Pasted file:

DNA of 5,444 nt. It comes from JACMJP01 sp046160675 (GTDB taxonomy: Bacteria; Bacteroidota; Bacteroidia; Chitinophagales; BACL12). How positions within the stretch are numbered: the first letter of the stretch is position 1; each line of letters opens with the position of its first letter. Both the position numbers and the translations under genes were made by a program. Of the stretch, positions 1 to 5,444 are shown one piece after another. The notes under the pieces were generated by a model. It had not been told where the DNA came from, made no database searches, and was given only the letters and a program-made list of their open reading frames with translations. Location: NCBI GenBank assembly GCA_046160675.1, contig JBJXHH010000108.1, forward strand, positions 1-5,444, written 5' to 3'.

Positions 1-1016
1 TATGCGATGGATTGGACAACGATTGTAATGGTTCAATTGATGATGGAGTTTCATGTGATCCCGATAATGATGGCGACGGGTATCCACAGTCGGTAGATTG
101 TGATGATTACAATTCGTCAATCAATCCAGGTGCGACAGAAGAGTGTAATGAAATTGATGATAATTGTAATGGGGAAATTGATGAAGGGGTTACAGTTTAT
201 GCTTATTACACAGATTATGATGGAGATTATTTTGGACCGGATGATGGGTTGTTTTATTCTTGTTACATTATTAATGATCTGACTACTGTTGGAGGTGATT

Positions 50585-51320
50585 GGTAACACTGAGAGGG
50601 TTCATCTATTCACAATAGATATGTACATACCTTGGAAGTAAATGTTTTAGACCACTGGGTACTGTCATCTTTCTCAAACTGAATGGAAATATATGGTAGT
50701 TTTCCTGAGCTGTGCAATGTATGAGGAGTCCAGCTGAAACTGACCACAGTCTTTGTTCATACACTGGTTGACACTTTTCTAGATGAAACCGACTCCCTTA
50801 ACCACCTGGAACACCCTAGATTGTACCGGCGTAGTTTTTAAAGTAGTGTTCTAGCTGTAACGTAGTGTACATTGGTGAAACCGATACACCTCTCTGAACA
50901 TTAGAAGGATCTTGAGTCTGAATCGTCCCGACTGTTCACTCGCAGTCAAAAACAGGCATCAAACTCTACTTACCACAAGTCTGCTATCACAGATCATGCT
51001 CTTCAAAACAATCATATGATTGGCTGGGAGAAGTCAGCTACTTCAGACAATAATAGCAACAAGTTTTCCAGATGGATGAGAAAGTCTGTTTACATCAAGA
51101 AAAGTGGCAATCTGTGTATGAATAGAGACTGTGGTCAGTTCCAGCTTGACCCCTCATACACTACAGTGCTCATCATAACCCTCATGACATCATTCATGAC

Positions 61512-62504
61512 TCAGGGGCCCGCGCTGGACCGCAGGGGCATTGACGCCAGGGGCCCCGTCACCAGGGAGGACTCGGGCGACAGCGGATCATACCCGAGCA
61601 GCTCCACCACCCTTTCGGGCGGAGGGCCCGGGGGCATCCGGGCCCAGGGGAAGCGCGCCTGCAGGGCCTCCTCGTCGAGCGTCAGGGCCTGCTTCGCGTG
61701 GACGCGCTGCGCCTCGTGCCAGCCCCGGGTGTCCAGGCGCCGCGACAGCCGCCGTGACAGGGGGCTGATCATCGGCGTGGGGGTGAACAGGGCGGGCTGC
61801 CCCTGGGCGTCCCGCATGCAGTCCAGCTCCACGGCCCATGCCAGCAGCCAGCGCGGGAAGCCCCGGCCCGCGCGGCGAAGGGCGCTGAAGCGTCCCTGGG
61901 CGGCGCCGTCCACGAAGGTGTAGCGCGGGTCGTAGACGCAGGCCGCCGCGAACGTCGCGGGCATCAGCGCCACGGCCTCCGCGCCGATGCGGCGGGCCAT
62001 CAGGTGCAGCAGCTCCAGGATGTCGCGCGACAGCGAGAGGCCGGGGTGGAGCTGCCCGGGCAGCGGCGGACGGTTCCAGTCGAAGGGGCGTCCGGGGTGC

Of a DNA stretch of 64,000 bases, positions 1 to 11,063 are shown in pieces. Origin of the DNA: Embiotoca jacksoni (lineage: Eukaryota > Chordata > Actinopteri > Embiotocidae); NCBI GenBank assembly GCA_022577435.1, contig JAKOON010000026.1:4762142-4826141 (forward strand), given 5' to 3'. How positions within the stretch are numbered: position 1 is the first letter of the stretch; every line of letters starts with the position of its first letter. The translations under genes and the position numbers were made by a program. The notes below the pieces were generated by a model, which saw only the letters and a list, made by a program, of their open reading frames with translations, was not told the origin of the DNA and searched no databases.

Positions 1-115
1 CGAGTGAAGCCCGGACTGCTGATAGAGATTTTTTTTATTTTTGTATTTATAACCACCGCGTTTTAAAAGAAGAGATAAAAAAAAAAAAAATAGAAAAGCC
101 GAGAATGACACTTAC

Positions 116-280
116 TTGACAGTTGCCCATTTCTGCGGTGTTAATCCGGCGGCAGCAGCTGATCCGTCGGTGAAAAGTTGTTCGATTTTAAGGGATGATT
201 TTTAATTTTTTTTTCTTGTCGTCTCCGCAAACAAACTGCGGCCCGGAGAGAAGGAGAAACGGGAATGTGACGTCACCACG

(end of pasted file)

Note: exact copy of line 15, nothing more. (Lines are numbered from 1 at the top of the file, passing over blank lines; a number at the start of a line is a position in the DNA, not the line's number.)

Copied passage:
61512 TCAGGGGCCCGCGCTGGACCGCAGGGGCATTGACGCCAGGGGCCCCGTCACCAGGGAGGACTCGGGCGACAGCGGATCATACCCGAGCA